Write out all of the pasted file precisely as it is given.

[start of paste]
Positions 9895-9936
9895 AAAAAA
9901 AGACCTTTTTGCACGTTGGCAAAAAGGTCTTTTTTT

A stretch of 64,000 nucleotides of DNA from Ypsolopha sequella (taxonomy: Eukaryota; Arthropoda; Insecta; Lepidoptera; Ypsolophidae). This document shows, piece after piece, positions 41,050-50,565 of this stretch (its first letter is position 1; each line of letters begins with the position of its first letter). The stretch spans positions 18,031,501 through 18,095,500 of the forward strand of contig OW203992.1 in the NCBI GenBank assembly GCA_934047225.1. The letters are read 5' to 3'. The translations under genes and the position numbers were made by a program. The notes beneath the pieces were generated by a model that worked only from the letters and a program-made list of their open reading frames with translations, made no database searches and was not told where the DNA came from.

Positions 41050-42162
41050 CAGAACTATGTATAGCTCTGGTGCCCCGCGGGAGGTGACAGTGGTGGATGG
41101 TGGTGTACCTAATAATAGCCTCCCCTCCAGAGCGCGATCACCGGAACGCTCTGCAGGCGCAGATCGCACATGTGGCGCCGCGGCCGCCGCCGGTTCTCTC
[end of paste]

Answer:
Positions 9895-9936
9895 AAAAAA
9901 AGACCTTTTTGCACGTTGGCAAAAAGGTCTTTTTTT

A stretch of 64,000 nucleotides of DNA from Ypsolopha sequella (taxonomy: Eukaryota; Arthropoda; Insecta; Lepidoptera; Ypsolophidae). This document shows, piece after piece, positions 41,050-50,565 of this stretch (its first letter is position 1; each line of letters begins with the position of its first letter). The stretch spans positions 18,031,501 through 18,095,500 of the forward strand of contig OW203992.1 in the NCBI GenBank assembly GCA_934047225.1. The letters are read 5' to 3'. The translations under genes and the position numbers were made by a program. The notes beneath the pieces were generated by a model that worked only from the letters and a program-made list of their open reading frames with translations, made no database searches and was not told where the DNA came from.

Positions 41050-42162
41050 CAGAACTATGTATAGCTCTGGTGCCCCGCGGGAGGTGACAGTGGTGGATGG
41101 TGGTGTACCTAATAATAGCCTCCCCTCCAGAGCGCGATCACCGGAACGCTCTGCAGGCGCAGATCGCACATGTGGCGCCGCGGCCGCCGCCGGTTCTCTC